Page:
Seriously, all of this talk about assault weapons gets tiresome. If somebody was shooting at me, the color of the rifle and the presence or absence of a pistol grip would be the last thing on my mind.

      • by Lumpy (12016) on Wednesday March 05, 2014 @07:06PM (#46413855) Homepage

        I use the liberal definition. It's scary and black.

        • by harrkev (623093) <[gro.ylimafnoslerrah] [ta] [dsmfk]> on Wednesday March 05, 2014 @07:13PM (#46413907) Homepage

          I use the liberal definition. It's scary and black.

          That definition did not work out so well when applied to people. Nothing makes me think that it will work much better here.

          After a shooting, the government tries to make us safer by restricting the rights of the 99.999% of the people who did nothing wrong.

        • Re: (Score:3, Interesting)

          by Lord Kano (13027)

          Liberals find every black person terrifying if they are not actively pandering to said black person at that moment.

          LK (A big black guy)

          • by hondo77 (324058)

            Liberals find every black person terrifying if they are not actively pandering to said black person at that moment.

            That would be so funny if it wasn't so moronic.

            h77 (A big liberal guy)

        • by DaHat (247651)

          It's scary and black.

          Racist!

          I guess this means that my wife's pink AR-15 variant with Hello Kitty stickers isn't an assault weapon... wheew!

        • I use the liberal definition. It's scary and black.

          Well, the conservatives in Canada have just banned [www.cbc.ca] a green one, so it looks like we'll need to broaden it a little bit.

          • by x0ra (1249540)
            NOT the conservatives, the RCMP did. They have their own agenda, as well as authoritarian power to decide whether or not to prohibit a firearm. The minister of public safety, Steven Blaney, issued an amnesty, but it still did not change the loss /enjoyment/ of property for thousand of law abiding canadians....
      • by Ungrounded Lightning (62228) on Wednesday March 05, 2014 @07:19PM (#46413957) Journal

        However, the term "assault weapon" is more fuzzy, at least according to Wikipedia.

        Wikipedia has it right, in its own "being unbiased in the wording" way.

        "Assault Rifle" is a technical term in warfare. It first applied to a particluar select-fire rifle short enough to avoid getting hung up when popping up through the hatch of a tank to fire at surrounding infantry (or otherwise going through tight spaces), and since has been applied to others with simiilar characteristics. This trades away some accuracy for rapid fire and rapid movement.

        "Assault Weapon" is a term invented by antigunners and defined in particular laws, to confuse the population about proposed gun control laws by making them appear to be banning military design Assault Rifles when they actually ban a hodge-podge of civilian guns based on some arbitrary (and juristiction-specific) set of characteristics typically unrelated to any objective standard of danger or functionaity.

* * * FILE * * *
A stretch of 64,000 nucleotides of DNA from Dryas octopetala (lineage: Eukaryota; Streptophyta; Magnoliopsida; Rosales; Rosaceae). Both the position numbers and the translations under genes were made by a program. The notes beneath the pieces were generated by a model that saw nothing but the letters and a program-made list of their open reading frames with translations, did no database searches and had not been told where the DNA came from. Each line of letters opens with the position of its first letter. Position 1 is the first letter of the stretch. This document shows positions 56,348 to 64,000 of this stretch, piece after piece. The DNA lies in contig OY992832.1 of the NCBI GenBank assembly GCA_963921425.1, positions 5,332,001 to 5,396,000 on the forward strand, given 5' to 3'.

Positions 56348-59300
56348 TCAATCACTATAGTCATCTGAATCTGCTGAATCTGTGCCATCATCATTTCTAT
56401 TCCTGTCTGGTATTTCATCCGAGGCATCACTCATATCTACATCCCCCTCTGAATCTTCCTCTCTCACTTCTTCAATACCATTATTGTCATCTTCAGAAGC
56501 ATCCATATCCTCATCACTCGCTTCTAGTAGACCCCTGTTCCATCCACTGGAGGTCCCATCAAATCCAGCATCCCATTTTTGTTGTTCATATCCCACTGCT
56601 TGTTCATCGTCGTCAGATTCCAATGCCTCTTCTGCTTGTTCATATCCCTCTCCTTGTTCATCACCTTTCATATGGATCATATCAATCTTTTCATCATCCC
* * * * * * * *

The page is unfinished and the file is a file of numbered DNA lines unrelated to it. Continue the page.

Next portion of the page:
• by CrimsonAvenger (580665) on Wednesday March 05, 2014 @08:26PM (#46414497)
          What's really pathetic about the definition of "assault weapon" is the "exception list" that the assault weapon ban(s) included.

          For instance, an AR-15 clone is an evil assault weapon.

          A Mini-14 is on the exempt list, so it's not. Even if you modify the Mini-14 to have a pistol grip, a large capacity magazine, a flash suppressor, a tac-rail, it is STILL EXEMPT!

          So even if it looks just like the AR-15 clone from more than five feet, the AR-15 is an EVIL ASSAULT WEAPON!!1!1, and the Mini-14 is a prefectly legal varmint rifle....

          • by x0ra (1249540)
            There is no such thing as "large capacity magazine". The AR-15 has been DESIGNED to work with a 30-round magazine. This is its STANDARD capacity.
      • by PPH (736903)

        A quick review [imageshack.us] is in order.

      • by gman003 (1693318)

        The simple definition:
        An assault rifle is an automatic (including select-fire and burst-fire) rifle in a small caliber (either a short 7mm-class round like the AK47/M14, or 5mm-class round like the AK74/M16, although really anything below 12.7mm is an assault rifle). They are similar, but distinct, from the light machine gun (a squad-level weapon designed for sustained fire, using rifle-type ammunition usually from a drum or belt), the sub-machine gun (fires pistol rounds, usually smaller than an assault ri

        • by s.petry (762400)

          To be pedantic a 7mm would not include an AK47 unless you fail to round properly. 7.62mm rounds to 8mm, not 7mm. You correct that later by mentioning a 50 caliber size round.

          • by gman003 (1693318)

            True - I originally had it written as ".30" but decided to use metric and didn't think it through all the way. Although to be pedantic I never defined "7mm-class", which could very well mean 7.00-7.99mm (Wikipedia provides precedent here [wikipedia.org] - it seems the people in charge of gun classification *do* fail to round properly).

            However, we are quickly approaching recto-cranial levels of pedantry, so perhaps it's best if I just stop now.

  • by Cammi (1956130) on Wednesday March 05, 2014 @06:48PM (#46413653)
    FB is lying, yet again. They are currently deleting ALL firearms for sale/buy posts.
    • by x0ra (1249540)
      Not all of them, unless it does not address ammunition. I have 7 rounds of 7.62x39 for sale, and it's still up.